Farce, when properly executed, can be hilariously effective for a live theater audience, such as the folks laughing their socks off at the Newport Theatre Arts Center, where “The Amorous Ambassador” has taken residence.
Michael Parker’s bullet-paced comedy about a lascivious American envoy to England who strives to get close to the natives succeeds not only on the strength of frenetic situations but also with witty wordplay. Pinpoint timing and swift tempo are demanded.
Both are brilliantly exhibited by director Bob Fetes, whose consummate skill as an actor (“Moonlight & Magnolias,” “Lend Me a Tenor”) has carried over to his directorial acumen. The physical comedy demands of “Ambassador” are particularly tricky, and Fetes handles them expertly, expanding the talents of a first-rate cast.
The play is set in the 1990s, and Bill Clinton is president. And at Newport, the actor playing the lustful ambassador, Craig Sullivan, not only bears a striking physical resemblance to that era’s POTUS but also captures his voice pattern. Sullivan reaps howls of laughter as he pursues both a willing neighbor (Nancy Higley) and his daughter’s very unwilling boyfriend (an energetic Christopher Diem, who’s dressed in drag).
Higley tickles as the equally amorous neighbor, sporting a French maid’s outfit for a little round of fun and games with Sullivan, who’s dressed as Tarzan. His delectable daughter, also seeking some secretive sex, is briskly enacted by a delightful Emily Porr, while Rhonda Goldblatt effectively bookends the show as her not-so-saintly mother.
The young object of the daughter’s affection, a nervous English lad, is the busiest character in the cast and Diem displays prodigious gymnastic talent in the role. Andrew Margolin, as a bull-headed Marine Corps captain obsessed with conspiracy theories, also pursues him.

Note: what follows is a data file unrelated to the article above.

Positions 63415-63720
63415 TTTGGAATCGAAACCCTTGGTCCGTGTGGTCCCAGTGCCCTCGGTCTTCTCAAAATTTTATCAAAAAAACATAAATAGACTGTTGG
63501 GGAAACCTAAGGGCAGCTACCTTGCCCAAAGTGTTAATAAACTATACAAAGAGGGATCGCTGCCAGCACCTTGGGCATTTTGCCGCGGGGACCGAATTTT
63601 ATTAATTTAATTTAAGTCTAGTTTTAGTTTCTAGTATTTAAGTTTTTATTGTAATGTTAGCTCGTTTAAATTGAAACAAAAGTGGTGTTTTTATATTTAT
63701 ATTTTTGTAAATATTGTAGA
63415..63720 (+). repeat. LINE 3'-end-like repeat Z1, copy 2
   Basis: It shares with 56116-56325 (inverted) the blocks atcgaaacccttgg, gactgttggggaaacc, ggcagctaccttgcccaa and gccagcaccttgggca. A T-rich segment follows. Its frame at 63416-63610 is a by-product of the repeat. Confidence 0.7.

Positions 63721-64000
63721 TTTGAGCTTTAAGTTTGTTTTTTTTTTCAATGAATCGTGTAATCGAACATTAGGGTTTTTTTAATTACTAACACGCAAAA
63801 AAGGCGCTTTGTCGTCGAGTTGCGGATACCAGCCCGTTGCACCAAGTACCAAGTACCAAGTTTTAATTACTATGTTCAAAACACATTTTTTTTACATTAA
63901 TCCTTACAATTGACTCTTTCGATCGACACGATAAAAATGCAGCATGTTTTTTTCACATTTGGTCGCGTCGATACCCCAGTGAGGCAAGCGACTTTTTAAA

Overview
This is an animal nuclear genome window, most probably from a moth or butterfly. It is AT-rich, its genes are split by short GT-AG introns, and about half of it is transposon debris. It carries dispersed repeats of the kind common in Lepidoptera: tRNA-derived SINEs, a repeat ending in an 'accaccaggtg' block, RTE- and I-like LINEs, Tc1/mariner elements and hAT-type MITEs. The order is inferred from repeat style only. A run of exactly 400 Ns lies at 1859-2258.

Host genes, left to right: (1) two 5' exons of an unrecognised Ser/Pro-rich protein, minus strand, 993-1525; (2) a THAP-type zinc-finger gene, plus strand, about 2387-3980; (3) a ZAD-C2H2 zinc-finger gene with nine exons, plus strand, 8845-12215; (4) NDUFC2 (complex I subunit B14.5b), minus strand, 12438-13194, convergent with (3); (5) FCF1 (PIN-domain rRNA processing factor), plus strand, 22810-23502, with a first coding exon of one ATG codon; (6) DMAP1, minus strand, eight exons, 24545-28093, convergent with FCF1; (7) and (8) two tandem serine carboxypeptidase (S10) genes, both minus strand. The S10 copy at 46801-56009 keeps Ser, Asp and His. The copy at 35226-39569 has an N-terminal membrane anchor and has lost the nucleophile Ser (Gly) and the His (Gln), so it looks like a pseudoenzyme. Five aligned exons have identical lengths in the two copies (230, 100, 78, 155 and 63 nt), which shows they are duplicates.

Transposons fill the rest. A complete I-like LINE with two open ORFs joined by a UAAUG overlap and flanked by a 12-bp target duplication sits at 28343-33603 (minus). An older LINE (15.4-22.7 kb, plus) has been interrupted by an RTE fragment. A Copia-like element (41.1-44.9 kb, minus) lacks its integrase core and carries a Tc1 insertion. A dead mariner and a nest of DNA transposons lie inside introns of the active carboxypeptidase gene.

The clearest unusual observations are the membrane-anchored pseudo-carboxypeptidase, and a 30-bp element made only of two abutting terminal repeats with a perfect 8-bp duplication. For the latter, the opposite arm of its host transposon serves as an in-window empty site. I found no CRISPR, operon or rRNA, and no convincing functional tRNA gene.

Matt Koutroulis steals the parts of the show that aren’t nailed down as the “soul of discretion” butler who becomes entangled (figuratively and literally) in the shenanigans. And Victoria Serra is a pure howl as perhaps the world’s dizziest blonde secretary (“I’d fire you if I could find a chimp that could type,” Sullivan snaps).
No fewer than six doors populate the set, splendidly designed by Andrew Otero, and all are used vigorously. Jackson Halphide and Brian Page chip in with appropriate sound and lighting effects, respectively.
The big question raised by this show is that this play has been around for two decades, so why hasn’t it been done locally before this? Thankfully, it’s here now in a terrific production at the Newport Theatre Arts Center.
Tom Titus reviews local theater.
IF YOU GO
What: “The Amorous Ambassador”
Where: Newport Theatre Arts Center, 2501 Cliff Drive, Newport Beach
When: Thursdays through Saturdays at 8 p.m., Sundays at 2 p.m. until Dec. 9